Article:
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Written by on 13 July 2020

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This is another aspect of building that we know most people won’t like to talk about. I want to talk about How To Calculate Materials for Plastering 2 bedroom flat
This edition is on how to calculate materials required For Plastering 2 bedroom flat is relevant to those that are currently in this stage of construction, especially those outside the country who may not be aware of current trends in these matters.
What Is Plastering (Rendering) in Buildings
Plastering is a process whereby cement usually mixed with sand and water in a defined proportion is applied to the exteriors and interiors of a masonry wall in order to achieve a smooth surface.
Plastering is common where sandcrete blocks are used to construct walls.
On this post, I’m going to teach us how to easily calculate the materials for plastering as well as how to cost the workmanship for plastering.
What Materials Do I Need For Plastering A 2 Bedroom Flat?
In case if you’re wondering what materials you’ll need to plaster your 2 bedroom flat, I’ll list them here.
1. Cement: This is the Principal of them all as it has the binding force
2. Sand: This is the filler. It could be sharp sand or mix mud. If you have a very sharp sand, you must introduce a little mud into the system
3. Water: This marries the sand and cement to form a paste and also helps the cement to solidify after placing.
Which Part Of the Building Can I Plaster?
You have to plaster both the inner and outer walls but depends on what your pocket and account balance tells you, you may have to work on the inner walls before the outer walls.
What Is the Mix Ratio For Plastering 2 Bedroom Flat?
Crow Multimedia Links Limited is based in United Kingdom and in Nigeria and have done a severals  of work so far.
Your mix ratio depends on the kind of material you have on site.
Normally the kind of sharp sand you have will determine your mix ratio. This is because if you have a very sharp sand, then you may need some red sand to act as fillers.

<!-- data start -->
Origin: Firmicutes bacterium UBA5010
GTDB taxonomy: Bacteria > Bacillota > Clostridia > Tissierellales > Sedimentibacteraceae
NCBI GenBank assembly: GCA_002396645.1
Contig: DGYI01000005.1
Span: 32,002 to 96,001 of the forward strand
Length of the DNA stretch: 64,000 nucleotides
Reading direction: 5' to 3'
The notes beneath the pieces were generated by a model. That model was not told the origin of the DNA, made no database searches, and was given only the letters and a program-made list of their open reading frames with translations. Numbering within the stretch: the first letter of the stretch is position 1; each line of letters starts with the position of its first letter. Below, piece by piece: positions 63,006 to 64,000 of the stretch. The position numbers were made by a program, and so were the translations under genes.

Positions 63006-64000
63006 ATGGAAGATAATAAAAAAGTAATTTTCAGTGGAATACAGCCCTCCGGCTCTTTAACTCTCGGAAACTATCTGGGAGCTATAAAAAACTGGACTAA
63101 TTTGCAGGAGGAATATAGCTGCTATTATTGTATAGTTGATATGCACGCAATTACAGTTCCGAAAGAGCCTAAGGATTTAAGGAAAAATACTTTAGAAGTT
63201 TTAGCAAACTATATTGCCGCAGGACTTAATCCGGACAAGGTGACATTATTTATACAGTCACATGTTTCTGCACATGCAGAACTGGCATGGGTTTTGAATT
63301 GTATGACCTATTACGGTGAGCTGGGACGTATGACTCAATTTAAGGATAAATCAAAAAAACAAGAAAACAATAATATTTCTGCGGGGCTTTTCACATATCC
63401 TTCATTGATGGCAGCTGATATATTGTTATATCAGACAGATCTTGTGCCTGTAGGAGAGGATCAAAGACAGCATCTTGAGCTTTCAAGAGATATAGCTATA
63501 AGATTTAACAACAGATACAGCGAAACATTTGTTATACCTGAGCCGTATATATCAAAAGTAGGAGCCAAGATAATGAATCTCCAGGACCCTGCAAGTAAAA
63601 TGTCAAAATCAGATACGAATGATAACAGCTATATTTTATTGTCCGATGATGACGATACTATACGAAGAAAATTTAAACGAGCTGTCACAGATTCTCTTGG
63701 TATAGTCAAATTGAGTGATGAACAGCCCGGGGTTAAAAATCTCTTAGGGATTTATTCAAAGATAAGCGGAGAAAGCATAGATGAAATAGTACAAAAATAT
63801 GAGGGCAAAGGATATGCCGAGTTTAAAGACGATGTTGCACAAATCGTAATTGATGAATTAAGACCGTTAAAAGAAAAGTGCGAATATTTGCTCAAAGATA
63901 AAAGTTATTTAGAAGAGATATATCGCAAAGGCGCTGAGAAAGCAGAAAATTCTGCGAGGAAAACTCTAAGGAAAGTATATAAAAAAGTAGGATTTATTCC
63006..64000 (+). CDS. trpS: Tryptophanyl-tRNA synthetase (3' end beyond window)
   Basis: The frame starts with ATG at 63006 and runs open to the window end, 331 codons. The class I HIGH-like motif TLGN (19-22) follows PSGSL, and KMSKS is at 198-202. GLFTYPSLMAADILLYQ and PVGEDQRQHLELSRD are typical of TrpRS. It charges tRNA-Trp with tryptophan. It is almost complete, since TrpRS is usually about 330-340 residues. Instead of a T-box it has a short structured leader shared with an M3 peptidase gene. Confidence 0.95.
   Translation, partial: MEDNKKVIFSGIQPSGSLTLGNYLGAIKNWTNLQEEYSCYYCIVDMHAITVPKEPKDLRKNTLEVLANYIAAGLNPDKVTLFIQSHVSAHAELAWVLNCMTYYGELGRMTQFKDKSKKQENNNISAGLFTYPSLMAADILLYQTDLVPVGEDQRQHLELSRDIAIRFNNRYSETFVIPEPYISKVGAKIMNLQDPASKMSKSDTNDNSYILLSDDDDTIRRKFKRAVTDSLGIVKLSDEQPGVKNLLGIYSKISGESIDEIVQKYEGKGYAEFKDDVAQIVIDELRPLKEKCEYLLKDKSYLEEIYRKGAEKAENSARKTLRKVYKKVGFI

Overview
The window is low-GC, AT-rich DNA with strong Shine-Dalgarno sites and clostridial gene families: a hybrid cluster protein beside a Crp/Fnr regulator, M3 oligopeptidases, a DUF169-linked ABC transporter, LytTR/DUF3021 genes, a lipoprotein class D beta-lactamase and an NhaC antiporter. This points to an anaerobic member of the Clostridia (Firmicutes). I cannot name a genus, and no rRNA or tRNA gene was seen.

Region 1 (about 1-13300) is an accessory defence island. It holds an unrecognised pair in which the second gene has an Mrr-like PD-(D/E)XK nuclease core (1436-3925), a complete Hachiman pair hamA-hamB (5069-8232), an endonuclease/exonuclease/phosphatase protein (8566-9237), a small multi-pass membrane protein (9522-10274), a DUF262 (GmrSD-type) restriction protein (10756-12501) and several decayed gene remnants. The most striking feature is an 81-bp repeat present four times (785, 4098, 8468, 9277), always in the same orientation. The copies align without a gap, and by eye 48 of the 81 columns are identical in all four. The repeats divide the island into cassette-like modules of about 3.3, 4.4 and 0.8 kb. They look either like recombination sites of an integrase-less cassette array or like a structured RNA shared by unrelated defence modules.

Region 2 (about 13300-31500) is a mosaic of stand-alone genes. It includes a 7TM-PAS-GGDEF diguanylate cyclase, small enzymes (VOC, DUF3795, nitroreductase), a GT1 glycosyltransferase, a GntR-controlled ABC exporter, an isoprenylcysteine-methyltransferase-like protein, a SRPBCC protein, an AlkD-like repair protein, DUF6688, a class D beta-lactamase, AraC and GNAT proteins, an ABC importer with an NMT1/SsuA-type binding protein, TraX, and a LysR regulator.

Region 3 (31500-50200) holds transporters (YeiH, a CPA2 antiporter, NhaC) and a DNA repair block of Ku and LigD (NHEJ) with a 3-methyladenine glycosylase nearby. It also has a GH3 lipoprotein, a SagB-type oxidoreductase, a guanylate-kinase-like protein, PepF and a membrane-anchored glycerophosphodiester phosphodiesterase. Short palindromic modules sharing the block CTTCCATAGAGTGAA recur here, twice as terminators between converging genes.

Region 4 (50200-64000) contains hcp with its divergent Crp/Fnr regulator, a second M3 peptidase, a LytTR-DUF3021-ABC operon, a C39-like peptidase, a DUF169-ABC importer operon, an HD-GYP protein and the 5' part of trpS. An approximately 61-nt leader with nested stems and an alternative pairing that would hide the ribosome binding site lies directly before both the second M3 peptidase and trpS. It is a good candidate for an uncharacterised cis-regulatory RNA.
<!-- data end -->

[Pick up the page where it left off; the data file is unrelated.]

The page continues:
Now the normal mix ratio is 1:12 (this means that for every 1 bag of cement you must add 12 head pan of sand to mix with). When you’re supplied a sand that is not terribly sharp
But then when you’re supplied a terribly sharp sand (usually common in Agbor, Onitsha, Aba, Ekiti) then you’ll need to use 1:8:4 ( this means that for every 1 bag of cement, you’ll have to add 8 head pan of sharp sand along with 4 head pan of red sand).
How Do I Pay Workers that Plaster 2 Bedroom Flat For me?
1. For 1 room, you pay from N6,000 and above.
2. For exterior walls, once the workman has plastered a length equivalent to 21 blocks, you pay him the price of 1 room (N6,000)
This is important notice
1. Price may be cheaper or higher depending on where you find yourself.
2. This N6,000 is shared between the workman and his assistant.
3. If you use the services of a different person to get water. Then you must reach am agreement with him or her to know what amount to pay for water fetched.
4. You’ll be buying more bags of cement if your Parlor is terribly huge.
5. These are just for standard rooms under a standard condition.
How Many Bags Of Cement And Sand Will Plaster 2 Bedroom Flat?
For a 2 bedroom flat, you’ll need 16 bags of cement along with 1 20 tonnes trip of sharp sand (you’ll have a remainder. You’ll need some red sand too.
How many bags of cement will plaster 1 Room (exterior and Interior)?
To plaster 1 room, you’ll need 6 bags of cement since you’ll need about 3 bags to plaster the internal walls.
This is a very self explained  on How To Calculate Materials for Plastering 2 bedroom flat here in Nigeria, I hope you find this helpful.
Building your new home is an exciting and at times overwhelming experience, but for your builder it is very routine, which is why you need to be an active participant in all aspects of the home building process to ensure you end up with “YOUR” dream home.
Building your new home cannot be a passive exercise, because there are so many decisions that “must be” made by you. If you are unable or unwilling to make these decisions, you will force your builder to make them and run the risk that your new home won’t turn out the way you envisioned it or cost what you thought.
Here are few things you must know and take into consideration when building your new home: